A fight. Depressed skull fracture. Surgery.

Alexander is the only one still smiling. John and him have a pact, he had told Aaron on their way to the hospital. John cannot die before him. Denial. Coping.

"I'm making an exception," Aaron tells him. Alexander takes the coffee.)

John becomes his new thing, his new everything. John with his freckles and curly hair and the way he laughs loud and beautiful and the way he is not at all Aaron. John comes over and lays on Alexander's bed or takes him out or brings him food or knocks on the door angry, his hands always fists. Sometimes Alexander doesn't come back after he's gone out with John, sometimes Aaron wakes up to find John and Alexander pressed together in a bed too small for them, sometimes John brings Alexander home drunk and bloody. Aaron waits and waits and waits and nothing ever happens between them.

("Me and John?" Alexander asks, amused, a hint of laughter in his voice. "We'd kill each other, Burr; we're both too passionate to ever work.")

Alexander gets people to care about him deeply. Alexander makes friends that will stay their whole life and he drags Aaron into it. Lafayette leaning in the hallway, waiting for them to put on shoes. Peggy on John's couch, braiding Alexander's hair. Hercules with his arm thrown over Aaron's shoulders. Eliza, waltzing into their apartment, offering freshly baked cookies.

("They're family, Burr," Alexander tells him after Aaron complains about his friends spending every night in their home since they moved in.

"They're your family," Aaron huffs, rubs at his eyes, yawns. Angelica fell asleep on his bed and Aaron took the floor. Alexander is looking at him, an amused smile tugging on his lips, when Aaron looks up. "What?"

"Are you really so insistent on distancing yourself from any emotional attachment that you haven't noticed how much they care for you?")

They fall into it somehow, Aaron thinks. He forgets that there are options besides Alexander and always picks him first, before everything else. They end up working for rival companies and when he loses, he’s happy Alexander won. Alexander buys him dinner to comfort him and they don't talk about work.

(Aaron on a chair in their kitchen, only in his underwear, getting his testosterone shot. Alexander standing next to him with his hands on Aaron's shoulders, saying;

"Ducks have a corkscrew shaped penis because duck females have a maze vagina," It comes out easily. "Female hyenas have bigger dicks than males. Snakes have two dicks, oh, and so do sharks! Also snakes have cloacas."

Aaron doesn't know why this is the topic Alexander chooses to distract him with but he focuses on his voice, familiar and soothing, and breathes.)

There's always lemon tea in their cupboards, always watermelon shampoo in the bathroom, always cereal on the counter, always dirty clothes on a chair in Alexander's room, always binders thrown around the place, always hoodies too big for the both of them somewhere within reach. Aaron does his best to ignore how right it all feels.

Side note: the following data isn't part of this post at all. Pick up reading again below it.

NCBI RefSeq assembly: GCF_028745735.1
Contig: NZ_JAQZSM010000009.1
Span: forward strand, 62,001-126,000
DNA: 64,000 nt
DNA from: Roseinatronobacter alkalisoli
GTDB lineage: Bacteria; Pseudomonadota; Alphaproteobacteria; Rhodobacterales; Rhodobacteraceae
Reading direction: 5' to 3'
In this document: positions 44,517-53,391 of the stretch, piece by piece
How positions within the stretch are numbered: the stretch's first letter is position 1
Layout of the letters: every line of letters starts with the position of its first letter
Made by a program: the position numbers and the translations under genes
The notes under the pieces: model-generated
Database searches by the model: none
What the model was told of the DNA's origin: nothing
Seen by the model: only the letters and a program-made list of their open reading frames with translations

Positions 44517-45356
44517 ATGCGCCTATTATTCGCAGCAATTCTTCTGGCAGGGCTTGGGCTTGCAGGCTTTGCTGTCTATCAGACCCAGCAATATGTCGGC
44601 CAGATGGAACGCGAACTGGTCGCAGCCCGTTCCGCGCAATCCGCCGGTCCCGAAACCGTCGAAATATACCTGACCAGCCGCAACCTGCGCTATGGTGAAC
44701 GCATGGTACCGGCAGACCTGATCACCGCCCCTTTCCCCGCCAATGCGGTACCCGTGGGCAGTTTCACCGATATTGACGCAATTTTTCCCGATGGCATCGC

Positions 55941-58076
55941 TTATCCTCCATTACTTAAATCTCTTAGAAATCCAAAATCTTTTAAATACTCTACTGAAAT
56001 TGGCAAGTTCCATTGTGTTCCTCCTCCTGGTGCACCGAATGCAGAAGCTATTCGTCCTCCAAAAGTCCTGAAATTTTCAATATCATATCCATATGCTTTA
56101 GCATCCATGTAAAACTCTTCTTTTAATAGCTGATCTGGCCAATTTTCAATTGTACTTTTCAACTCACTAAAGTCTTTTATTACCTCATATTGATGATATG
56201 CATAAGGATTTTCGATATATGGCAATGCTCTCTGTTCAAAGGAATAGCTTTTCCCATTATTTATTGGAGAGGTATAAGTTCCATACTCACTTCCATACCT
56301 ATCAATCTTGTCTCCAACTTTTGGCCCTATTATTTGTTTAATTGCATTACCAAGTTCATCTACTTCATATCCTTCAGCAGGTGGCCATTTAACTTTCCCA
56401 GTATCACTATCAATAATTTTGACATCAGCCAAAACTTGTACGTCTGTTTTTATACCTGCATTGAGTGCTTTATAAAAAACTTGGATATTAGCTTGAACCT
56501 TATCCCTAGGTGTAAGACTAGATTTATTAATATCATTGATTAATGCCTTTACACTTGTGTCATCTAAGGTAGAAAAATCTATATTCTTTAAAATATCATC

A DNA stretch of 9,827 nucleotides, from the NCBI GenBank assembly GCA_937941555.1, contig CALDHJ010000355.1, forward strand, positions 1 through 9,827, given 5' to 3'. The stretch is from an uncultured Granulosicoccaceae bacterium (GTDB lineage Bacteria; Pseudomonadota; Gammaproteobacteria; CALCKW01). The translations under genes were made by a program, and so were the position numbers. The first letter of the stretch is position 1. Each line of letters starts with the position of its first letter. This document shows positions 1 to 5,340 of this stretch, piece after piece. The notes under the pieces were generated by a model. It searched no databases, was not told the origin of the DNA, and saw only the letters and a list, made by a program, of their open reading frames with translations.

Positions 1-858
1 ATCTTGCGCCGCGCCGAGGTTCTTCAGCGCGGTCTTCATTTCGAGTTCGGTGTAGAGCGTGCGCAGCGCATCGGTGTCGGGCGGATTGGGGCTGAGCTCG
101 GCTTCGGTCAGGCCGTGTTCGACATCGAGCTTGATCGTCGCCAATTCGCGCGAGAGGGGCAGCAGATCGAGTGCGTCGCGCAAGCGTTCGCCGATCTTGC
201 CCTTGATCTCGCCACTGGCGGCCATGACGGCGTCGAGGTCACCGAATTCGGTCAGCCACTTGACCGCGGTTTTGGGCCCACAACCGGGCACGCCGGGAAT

("My mother would have liked you," Aaron says when he finds Alexander in the dark of their kitchen, bent over his laptop. Alexander doesn't acknowledge him the whole time Aaron spends making hot chocolate. He sits, and replaces Alexander's empty coffee mug. Alexander raises his eyebrow at him.

"Hot chocolate?" he asks, as he wraps his fingers around the ceramic. Aaron watches his hands for a moment too long. Alexander lifts the mug to his lips and takes a sip. Aaron tries not to make a face; he usually waits for his drinks to turn lukewarm before he drinks them.

"It helps when you can't sleep and, well, it's four in the morning," Aaron explains, when he realizes Alexander is looking at him. There's a beat. Alexander puts down his hot chocolate, and goes back to whatever he was typing before Aaron came in.)

It doesn't stop. Alexander making breakfast, Alexander with every mug they have around him dirty with coffee grounds, Alexander with his hair in braids, Alexander at three in the morning, wide awake. Aaron looks at him and hopes and hopes and hopes but it never goes away.

("They think me Macbeth," Alexander says, some kind of cruel joke on his lips that Aaron doesn't get. Sometimes everything he says feels like that. "You, Burr, are Hamlet."

"Hamlet?" Aaron asks, and tries to look for threads to bind them, but they are different plays. Different scripts. Maybe that's what Alexander is trying to tell him.

"The tragedy of a man who could not make up his mind," Alexander quotes, easy, like the words were made for him. Aaron nods, but he has always seen himself in Ophelia, especially now, pressed against Alexander on his bed. Her inability to stay an equilibrium drives her mad in the end.)

They have grown into each other. Roger Williams, buried in an unmarked grave, dug up two hundred years later, a tree root in his coffin. It curved into his head, entered his chest, grew down the spine. Aaron is Roger Williams and Alexander grows like apple tree roots, surrounding him, consuming him. When they look for Aaron, they will not find him the way they left him.

("Have you noticed how he's distanced himself from everyone he knows at one point or another and yet he's never tired of you?" Hercules asks him while they're listening to Alexander move in the other room, waiting for him to get changed.

Aaron pushes away from where he was leaning into Hercules' shoulder and turns to give him a look.

"That's not true," he says. His mouth feels dry.

"Have you noticed how he's the only person you ever open up to?" Hercules continues. Aaron inhales deeply and closes his eyes.)

*

Aaron fell when they were children trying to fit into a world too big for them. That was five years ago.

*

Aaron forgets, sometimes, with how much observing he does, with how much time he spends listening, with how he takes everything in, that Alexander knows him as well as he knows Alexander.

Alexander talks and writes and reads out loud and tells Aaron everything about himself and Aaron welcomes all of it and forgets that Alexander can study him the same way, forgets that to Alexander, he’s the open book.

("What are you waiting for?" Alexander asks, standing on their balcony. He’s barefoot, but there’s a blanket over his shoulders. It's six in the morning, the sun has just started to rise, and the sky is early morning blue.

"Huh?" Aaron lets out, and he finds Alexander looking at him, studying him; expecting him to know what he's talking about. "Alexander?"

"Why won't you just kiss me, Burr?" Alexander asks, and grins when Aaron's lips part in surprise. God, Aaron thinks; he should have realized Alexander knew.

"How," he starts to say, and doesn't get to finish, because Alexander is closing the distance between them, kissing him, quick and impatient and the way Alexander has always been.)